On Sept. 11, 2001, I was working as a general assignment reporter in Upstate New York. A couple of days later I was told to go interview the mother of Ed Beyea, who perished on the 27th floor of 1 World Trade Center.
It was not my ideal assignment. The thought of shoving a microphone in the face of a grieving mother had always made me cringe. But I was a new reporter with strict marching orders.
On the way, my cameraman urged me to hurry things up to make air. Ed’s mom lived in Upstate New York but her town was a few hours away from the station. We had a short window before having to rush back and edit the story in time for the 11 o’clock news.
“Do not turn on that camera until I say so,” I told him. We weren’t going to rush her.
To my surprise, Ed’s mom, Janet, welcomed us with a warm smile. I sat down on her living room couch and asked to tell me about her son, never taking the camera out of its case.
“Are you sure you’re up to this?” I finally asked. It was a risky question to ask. If she said no, I would have to explain to my bosses why I came back empty-handed. It was my first on-air job at a tiny station. I was not only the lead reporter that night, I was the ONLY reporter. There would be no piece to head the night’s broadcast.
To my relief, she said, “Yes.”
I signaled to my cameraman to start shooting.
Before I knew it, Ed’s mom was telling me one of the most incredible stories I’d ever heard, one that comes to mind every 9/11.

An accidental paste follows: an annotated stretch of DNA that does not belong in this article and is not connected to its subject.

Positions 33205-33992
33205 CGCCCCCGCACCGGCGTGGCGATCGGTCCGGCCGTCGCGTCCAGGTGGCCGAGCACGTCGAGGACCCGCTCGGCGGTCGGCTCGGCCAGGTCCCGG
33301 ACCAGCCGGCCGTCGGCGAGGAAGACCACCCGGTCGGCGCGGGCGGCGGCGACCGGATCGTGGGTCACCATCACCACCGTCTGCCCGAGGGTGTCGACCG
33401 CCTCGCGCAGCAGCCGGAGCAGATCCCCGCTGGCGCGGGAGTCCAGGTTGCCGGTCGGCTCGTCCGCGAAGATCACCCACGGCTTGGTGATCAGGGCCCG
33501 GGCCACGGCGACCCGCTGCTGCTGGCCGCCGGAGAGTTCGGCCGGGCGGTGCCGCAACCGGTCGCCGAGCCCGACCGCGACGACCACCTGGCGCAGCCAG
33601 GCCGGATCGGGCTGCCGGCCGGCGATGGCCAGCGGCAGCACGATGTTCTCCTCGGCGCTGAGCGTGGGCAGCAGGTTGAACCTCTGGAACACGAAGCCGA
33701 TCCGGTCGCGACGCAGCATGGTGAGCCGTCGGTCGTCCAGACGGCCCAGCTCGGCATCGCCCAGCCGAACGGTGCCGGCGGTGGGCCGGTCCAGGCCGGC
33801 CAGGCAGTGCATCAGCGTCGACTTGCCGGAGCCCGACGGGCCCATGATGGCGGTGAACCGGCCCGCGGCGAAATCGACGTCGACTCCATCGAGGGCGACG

Ed, his mother told me, had become disabled decades earlier after a diving accident at age 21. He was a large man who used a wheelchair. He had an aide who would bring him to work every morning and help him get set him up in his cubicle before heading to her job on the 43rd floor. When the plane hit the tower, she rushed to Ed’s side. She found him with his friend Abe Zelmanowitz. Zelmanowitz told her he would stay with Ed until the firefighters arrived and urged her to leave. She barely made it out. Zelmanowitz had saved her life.
Ed called his mother that morning to assure her that he was fine. Zelmanowitz dialed and held the phone to Ed’s ear.
“He said he was calling to tell me he was OK,” she told me. “I was so relieved. I thought he was telling me he was going to make it. I now know he was calling to tell me he was OK with the fact he was going to die. He was calling to say goodbye.”
Zelmanowitz and Ed had worked together for 12 years. They became close friends. Even though Zelmanowitz could have saved himself, he decided to stay by his friend’s side until the end.
That selfless act would cost him his life. Zelmanowitz would perish with Ed as the towers came down.
Three days later, President George W. Bush mentioned Zelmanowitz during a prayer service at the Washington National Cathedral as an example of courage and heroism.
“We have seen our national character in eloquent acts of sacrifice,” Bush said. “Inside the World Trade Center, one man who could have saved himself stayed until the end at the side of his quadriplegic friend.”
Ed’s mom never cried as she spoke about her son. She was dignified and strong, despite her incomprehensible tragedy. She then told me she had suffered another unbelievable loss, when her other son died years earlier.
“How do you keep going?” I asked her.
“It was hard the first time,” she replied. “I never thought I’d survive. But time does help. The pain never goes away, but you learn to live with it. You realize that, like it or not, life goes on.”